Steve Zahn doesn’t remember his first brush with the Internet — couldn’t tell you about the first email he typed, or his first browser search.
But his most recent gig, National Geographic’s “Valley of the Boom,” had him exploring those early years of the World Wide Web. The series, which blended scripted scenes with documentary elements, tells the story of that Wild West period through three tech ventures (Netscape, Pixelon and TheGlobe.com) from that first boom. Zahn portrayed scam artist-turned-dot com founder Michael Fenne, whose company was streaming video startup Pixelon.
“I think, arguably, the Internet is probably the most important invention of all time — over the plane, the train, the car,” Zahn said during a recent visit to the L.A. Times video studio. “If you ask my grandmother [about her] first car, she’d be able to tell you… No one remember how this thing creeped into our lives. I found that fascinating.”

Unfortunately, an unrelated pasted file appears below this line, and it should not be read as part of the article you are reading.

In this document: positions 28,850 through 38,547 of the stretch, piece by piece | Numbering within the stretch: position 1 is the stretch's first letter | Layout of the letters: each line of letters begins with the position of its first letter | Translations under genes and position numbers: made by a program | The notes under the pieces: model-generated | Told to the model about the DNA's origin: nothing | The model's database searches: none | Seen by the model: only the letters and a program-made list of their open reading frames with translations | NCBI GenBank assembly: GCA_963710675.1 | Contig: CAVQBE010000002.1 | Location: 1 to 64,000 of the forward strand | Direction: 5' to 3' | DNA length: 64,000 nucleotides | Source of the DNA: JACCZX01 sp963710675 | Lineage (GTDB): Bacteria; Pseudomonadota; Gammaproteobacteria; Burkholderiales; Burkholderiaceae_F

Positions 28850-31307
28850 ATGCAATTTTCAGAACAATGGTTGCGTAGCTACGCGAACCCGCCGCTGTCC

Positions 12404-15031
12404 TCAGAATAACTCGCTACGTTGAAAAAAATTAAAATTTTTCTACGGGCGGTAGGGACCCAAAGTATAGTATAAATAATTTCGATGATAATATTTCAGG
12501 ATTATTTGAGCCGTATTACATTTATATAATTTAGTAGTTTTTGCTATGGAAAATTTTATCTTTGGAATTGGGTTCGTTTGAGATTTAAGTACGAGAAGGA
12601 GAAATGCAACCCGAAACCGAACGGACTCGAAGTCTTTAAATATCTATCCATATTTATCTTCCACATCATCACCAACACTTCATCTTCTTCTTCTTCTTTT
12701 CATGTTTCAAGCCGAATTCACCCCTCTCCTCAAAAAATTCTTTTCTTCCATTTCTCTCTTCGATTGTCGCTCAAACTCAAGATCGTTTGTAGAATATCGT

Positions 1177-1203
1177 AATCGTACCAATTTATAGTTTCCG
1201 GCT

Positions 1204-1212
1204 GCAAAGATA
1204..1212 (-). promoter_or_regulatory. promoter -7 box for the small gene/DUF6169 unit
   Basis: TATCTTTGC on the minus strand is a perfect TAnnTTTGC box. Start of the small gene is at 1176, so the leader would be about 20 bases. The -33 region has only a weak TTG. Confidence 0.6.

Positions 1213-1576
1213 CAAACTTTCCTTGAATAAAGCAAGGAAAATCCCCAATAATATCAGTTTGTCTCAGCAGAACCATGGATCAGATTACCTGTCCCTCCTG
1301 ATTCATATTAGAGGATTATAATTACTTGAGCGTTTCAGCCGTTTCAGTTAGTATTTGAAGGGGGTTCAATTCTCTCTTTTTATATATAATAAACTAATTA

For Zahn, who is one of film and TV’s most beloved character actors, the role of Fenne is a standout. With striking bleach blond hair, a bombastic personality, a criminal record and an alias (his real name is David Kim Stanley), Fenne is one of the more bizarre figures in the series. And all Zahn really had to model his performance around was an old interview Fenne, then as Stanley, did with TV news figure Chris Cuomo.
“That was enough,” Zahn said. “I was blown away by that. I thought I would see this boisterous, like really bigger-than-life kind of guy. And what I saw in this interview was this very soft-spoken, very Southern, and very intelligent. I was fascinated by that — this is the guy? … I didn’t have to imitate him. I wasn’t playing Eisenhower or Nixon.”
Zahn also spoke about the character’s impossible-to-overlook hair, the things people will do for money, and even shared some fun moments about working on “Reality Bites” and “Riding in Cars With Boys.” (He ate bacon and talked about movies with Penny Marshall in her bedroom, come on!)
For the full conversation, check out the video below: